Ages ago – January to be exact – when most of my friends were celebrating the start of 2014, I was on my first flight out of the country since 2011. The first few days were spent in Shanghai and some of its surrounding towns – a confusing journey in which the tour guide only spoke Mandarin and Cantonese, neither of which are languages I am fluent in – before settling in 香港/Hong Kong for a bulk of the trip. To settle makes it sound as if I was in Hong Kong for an extended period of time, when it was only the better part of nine days, but I remember it all as some dizzying adventure, the same ilk of The Grand Tours during the 1800s. Alas, I was not European nobility, nor roaming the streets of Europe, but instead a college student poking her head into side streets and tasting food I hadn’t eaten since I was a small child.
Looking back, it seems like there were too many and yet not enough photographs taken, leading to the severe edit of images you see here. ‘Authentic’ egg tarts, check. Architecture, check. Photos of self…well, maybe not so many of those. At some point though, now when I think of Asia, photographs just don’t do it for me anymore. I think of the smog in Shanghai and the pleasant weather in Hong Kong (although according to Sam, we’ll see what I think about Hong Kong once I experience a HK summer.) Hong Kong remains especially memorable for me – I got to finally meet Sam and Tania, the duo behind A Boy Named Sue, and also hang out with my friend Rachel, who I haven’t seen since I left Australia.
To sum up: over the course of eighteen days, I fell a little bit in love with Asia, fell a lot in love with Hong Kong, and rekindled a need to travel. My only regret is that I didn’t get to explore more of the art and street culture at either place, but things to consider the next time I go overseas.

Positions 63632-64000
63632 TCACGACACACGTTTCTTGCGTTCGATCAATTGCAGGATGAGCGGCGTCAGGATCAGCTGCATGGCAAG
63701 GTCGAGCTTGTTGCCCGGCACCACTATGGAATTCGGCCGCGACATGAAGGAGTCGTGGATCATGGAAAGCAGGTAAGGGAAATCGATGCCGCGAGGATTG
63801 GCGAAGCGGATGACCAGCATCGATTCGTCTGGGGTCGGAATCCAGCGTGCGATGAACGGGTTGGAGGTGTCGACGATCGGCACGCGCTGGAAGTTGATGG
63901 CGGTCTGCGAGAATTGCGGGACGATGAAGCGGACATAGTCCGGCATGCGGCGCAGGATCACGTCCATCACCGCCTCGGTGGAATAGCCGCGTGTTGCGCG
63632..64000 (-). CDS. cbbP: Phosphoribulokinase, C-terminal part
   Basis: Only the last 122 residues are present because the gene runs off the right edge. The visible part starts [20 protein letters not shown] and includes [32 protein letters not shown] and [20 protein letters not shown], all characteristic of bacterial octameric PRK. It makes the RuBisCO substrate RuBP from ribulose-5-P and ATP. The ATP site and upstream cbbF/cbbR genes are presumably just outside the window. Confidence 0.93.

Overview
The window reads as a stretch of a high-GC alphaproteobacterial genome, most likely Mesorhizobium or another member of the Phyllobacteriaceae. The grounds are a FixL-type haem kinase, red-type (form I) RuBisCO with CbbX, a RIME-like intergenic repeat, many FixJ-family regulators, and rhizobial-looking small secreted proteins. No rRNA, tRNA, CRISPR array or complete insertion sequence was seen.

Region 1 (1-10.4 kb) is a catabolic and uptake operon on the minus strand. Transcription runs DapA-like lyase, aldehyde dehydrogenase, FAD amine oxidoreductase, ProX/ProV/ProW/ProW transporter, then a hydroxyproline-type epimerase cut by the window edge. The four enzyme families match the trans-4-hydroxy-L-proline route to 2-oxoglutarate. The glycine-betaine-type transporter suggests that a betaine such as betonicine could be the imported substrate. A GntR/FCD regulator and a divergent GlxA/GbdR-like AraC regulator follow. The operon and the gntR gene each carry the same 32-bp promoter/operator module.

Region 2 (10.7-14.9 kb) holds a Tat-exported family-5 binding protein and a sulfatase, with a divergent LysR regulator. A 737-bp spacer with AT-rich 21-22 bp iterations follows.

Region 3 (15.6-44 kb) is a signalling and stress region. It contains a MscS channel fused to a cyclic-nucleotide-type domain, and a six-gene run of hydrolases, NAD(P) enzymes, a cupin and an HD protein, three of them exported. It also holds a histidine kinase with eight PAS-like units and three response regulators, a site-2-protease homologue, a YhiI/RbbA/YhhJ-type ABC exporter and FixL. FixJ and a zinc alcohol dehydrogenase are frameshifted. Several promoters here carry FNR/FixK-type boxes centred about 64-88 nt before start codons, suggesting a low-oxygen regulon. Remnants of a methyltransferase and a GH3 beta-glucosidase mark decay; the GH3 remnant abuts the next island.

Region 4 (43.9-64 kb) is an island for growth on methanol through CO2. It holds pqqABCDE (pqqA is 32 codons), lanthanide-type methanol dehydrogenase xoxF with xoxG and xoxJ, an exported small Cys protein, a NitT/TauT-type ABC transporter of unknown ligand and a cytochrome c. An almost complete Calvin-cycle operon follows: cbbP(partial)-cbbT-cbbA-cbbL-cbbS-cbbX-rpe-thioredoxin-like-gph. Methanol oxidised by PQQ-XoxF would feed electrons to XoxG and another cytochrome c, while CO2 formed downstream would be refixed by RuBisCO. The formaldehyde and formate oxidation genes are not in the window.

Driving update: I’ve slowly gotten more comfortable with everything especially reversing, though my actual reversing into a parking space is still quite deplorable. Baby steps, right?
Ever since we learned about brochure folding in one of my studio courses last spring, I’ve caught the bug of looking for unique paper folds or, really, anything that isn’t your standard tri-fold (personally? I really enjoy when a gate fold is employed properly.) So when my mother received this brochure from Disney in the mail, I had to stop her from tossing it in the recycling simply on how different it was from other brochures I’ve collected this summer.
I like how clean it is on the outside– yes, all the text is dead center in each panel, but the different colours and treatment of the text keeps it from being boring. To be honest the brochure uses an accordion fold at its core. Where I like how they’ve treated the accordion fold shows up when you flip it to the other side.
How the brochure looks like on the inside before it’s unfolded – I think it’s quite neat how it looks like three separate blocks of photos, letting it be more than just another standard sunny, palm-tree filled photo of Florida.
Once you open it up, it’s easy to see why I like that extra fold on top of the accordion fold. In a very subtle way the brochure is able to start making its pitch about enjoying the summer sun at this resort without throwing a handful of facts and reasons why in your face, not to mention it helps the inside stay as simple and uncluttered as the outside is. Instead of being merely decorative, the extra fold hides those bits of information until you fully open the brochure – which, when we’re so used to seeing really mundane brochures that shout information at us in our every day life, isn’t a bad thing at all. To be sure, it may not be the most uniquely designed brochure out there (it is a brochure for a resort after all), but it has that element of visual surprise without being fussy.
Here’s some in-person botanical garden inspiration. Travelled upstate last week, no itinerary or any plans. I’ve finally gotten around to banking on student prices for things and it’s wonderful.
(Using this photograph as a starting point for a new piece.)
(Cutest thing I’ve seen all week!)
Happy belated Fourth of July!